Instructional Goals

Additionally, you have to start thinking about your instructional goals, right here in the beginning of the scheduling cycle, and I know that you’re going to be doing something to make things better for students next year. When you start thinking about your instructional goals, whether it is the curriculum you’re gonna use, or you’re going to start providing additional supports for students, or targeting dropouts, whatever your instructional needs are, you’re probably gonna see it manifest itself in the “building the board” process. Start your study early. Don’t try to put together common planning periods, or houses, or put together a new sequence of math courses after you’ve built the board, after you have already collected course requests. All those decisions need to be made early, and this is what you’re supposed to be doing in the reflect and study period of your master scheduling.

Possible Scenarios

Let’s kind of play through some of those scenarios. If you know that you are doing a lot of schedule changes in the first two weeks of school because students were switching electives, we need to go back to when you were collecting course requests to see what we can do better. Are students picking the wrong electives? Are they picking electives that don’t match with their instructional program? Start thinking about what do we need to do to collect smarter course requests in order to drive us through the scheduling experience. Start thinking about your goals, thinking about where students are showing success and where students aren’t showing success, as we build the board. What can we do to ensure that every classroom setting is as supportive as possible for each student?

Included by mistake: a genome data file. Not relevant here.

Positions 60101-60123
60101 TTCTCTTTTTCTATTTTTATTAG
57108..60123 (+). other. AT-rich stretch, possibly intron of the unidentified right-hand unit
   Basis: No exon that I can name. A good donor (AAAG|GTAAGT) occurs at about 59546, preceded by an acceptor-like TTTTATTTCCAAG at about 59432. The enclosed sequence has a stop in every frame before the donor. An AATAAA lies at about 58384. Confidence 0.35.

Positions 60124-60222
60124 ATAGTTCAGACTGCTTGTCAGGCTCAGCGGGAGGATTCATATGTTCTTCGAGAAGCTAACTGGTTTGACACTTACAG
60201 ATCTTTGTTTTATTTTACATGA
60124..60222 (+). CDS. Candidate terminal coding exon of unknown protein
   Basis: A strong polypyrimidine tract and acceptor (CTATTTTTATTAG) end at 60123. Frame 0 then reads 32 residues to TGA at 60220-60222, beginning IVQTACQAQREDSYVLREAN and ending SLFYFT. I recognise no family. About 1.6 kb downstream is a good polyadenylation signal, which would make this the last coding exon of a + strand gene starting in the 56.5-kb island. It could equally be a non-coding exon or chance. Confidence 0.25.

Master Scheduling is Year-Round

Now, as we’re thinking about these things that are data-driven from our reflect and study period, it’s gonna make our process of scheduling students, and it’s gonna make our refine and publish system go a little bit cleaner, because you’ve taken the time to look at your scheduling process, look at your scheduling practice. Your master schedule is not a document that you work on six months out of the year. A master schedule is a 12-month-a-year, full-time job, and when you’re doing it right, this is the leadership document, this is the guiding document for your site.

Conclusion

So think about that missing step in your master scheduling process. Think about where you need to start studying your own practice and making refinements, and hopefully you will close the gap on your master scheduling. Thanks for joining us in the Whiteboard Series. Go out and be awesome.